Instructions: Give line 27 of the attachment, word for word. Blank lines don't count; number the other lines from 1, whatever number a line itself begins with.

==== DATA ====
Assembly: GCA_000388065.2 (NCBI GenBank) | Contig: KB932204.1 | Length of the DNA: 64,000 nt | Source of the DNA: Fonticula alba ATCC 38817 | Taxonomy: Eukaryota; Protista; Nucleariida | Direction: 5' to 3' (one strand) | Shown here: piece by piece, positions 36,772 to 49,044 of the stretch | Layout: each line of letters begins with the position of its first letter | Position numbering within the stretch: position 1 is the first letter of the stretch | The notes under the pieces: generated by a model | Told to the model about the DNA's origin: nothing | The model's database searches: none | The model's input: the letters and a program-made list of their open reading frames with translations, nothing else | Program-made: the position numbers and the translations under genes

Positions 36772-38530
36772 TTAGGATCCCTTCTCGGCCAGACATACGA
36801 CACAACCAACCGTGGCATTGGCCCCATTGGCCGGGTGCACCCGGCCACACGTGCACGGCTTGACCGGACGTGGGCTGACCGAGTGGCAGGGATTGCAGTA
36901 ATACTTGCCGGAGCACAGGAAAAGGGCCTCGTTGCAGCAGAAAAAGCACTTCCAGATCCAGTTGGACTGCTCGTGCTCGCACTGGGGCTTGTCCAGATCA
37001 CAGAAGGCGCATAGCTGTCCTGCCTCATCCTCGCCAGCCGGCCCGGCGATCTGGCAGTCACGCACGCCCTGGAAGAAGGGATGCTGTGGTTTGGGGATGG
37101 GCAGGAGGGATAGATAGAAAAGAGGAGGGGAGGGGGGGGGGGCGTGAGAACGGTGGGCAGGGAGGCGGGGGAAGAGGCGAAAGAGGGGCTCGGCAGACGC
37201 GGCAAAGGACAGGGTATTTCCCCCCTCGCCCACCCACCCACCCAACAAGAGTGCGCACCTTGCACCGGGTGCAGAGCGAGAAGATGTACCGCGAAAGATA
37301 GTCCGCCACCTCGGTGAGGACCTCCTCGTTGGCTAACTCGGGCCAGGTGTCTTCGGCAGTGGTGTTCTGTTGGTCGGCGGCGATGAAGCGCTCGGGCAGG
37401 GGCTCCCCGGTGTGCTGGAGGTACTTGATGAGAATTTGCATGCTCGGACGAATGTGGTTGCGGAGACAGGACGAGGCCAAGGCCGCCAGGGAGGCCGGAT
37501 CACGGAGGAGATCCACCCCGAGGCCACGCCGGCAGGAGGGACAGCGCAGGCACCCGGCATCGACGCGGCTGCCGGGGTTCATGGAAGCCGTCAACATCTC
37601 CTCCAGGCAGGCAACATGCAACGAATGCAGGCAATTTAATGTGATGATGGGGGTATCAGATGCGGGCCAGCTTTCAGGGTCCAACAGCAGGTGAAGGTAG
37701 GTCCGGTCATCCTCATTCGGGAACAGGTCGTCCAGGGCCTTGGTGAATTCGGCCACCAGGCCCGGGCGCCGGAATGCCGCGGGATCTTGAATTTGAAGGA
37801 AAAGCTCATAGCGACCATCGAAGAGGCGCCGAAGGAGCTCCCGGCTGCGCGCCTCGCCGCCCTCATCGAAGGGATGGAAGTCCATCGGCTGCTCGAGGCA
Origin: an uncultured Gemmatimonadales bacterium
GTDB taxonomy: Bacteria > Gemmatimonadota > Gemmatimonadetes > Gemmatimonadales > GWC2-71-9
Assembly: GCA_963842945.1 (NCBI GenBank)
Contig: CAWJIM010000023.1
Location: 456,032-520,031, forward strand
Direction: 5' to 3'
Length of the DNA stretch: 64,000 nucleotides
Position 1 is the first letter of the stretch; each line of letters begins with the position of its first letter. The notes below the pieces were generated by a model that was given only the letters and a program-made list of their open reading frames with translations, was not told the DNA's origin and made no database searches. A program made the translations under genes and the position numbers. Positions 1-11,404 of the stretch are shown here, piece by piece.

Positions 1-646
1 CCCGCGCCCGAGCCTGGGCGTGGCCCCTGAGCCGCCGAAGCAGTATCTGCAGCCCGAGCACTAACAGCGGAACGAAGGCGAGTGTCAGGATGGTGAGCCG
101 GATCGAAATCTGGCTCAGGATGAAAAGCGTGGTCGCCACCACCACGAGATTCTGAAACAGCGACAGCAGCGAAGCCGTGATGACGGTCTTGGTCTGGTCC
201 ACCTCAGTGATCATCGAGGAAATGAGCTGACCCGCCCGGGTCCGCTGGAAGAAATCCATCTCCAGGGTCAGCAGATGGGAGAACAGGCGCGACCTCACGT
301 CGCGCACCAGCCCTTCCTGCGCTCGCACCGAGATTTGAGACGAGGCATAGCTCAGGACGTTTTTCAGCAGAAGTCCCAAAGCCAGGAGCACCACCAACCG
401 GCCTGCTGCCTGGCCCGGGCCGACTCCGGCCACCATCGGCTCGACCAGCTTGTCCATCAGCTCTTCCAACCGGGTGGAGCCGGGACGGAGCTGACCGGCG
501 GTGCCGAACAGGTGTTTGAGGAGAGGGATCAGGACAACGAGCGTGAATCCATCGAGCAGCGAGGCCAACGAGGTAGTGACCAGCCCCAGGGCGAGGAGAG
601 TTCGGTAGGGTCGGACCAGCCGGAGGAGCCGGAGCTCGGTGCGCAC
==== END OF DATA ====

301 CGCGCACCAGCCCTTCCTGCGCTCGCACCGAGATTTGAGACGAGGCATAGCTCAGGACGTTTTTCAGCAGAAGTCCCAAAGCCAGGAGCACCACCAACCG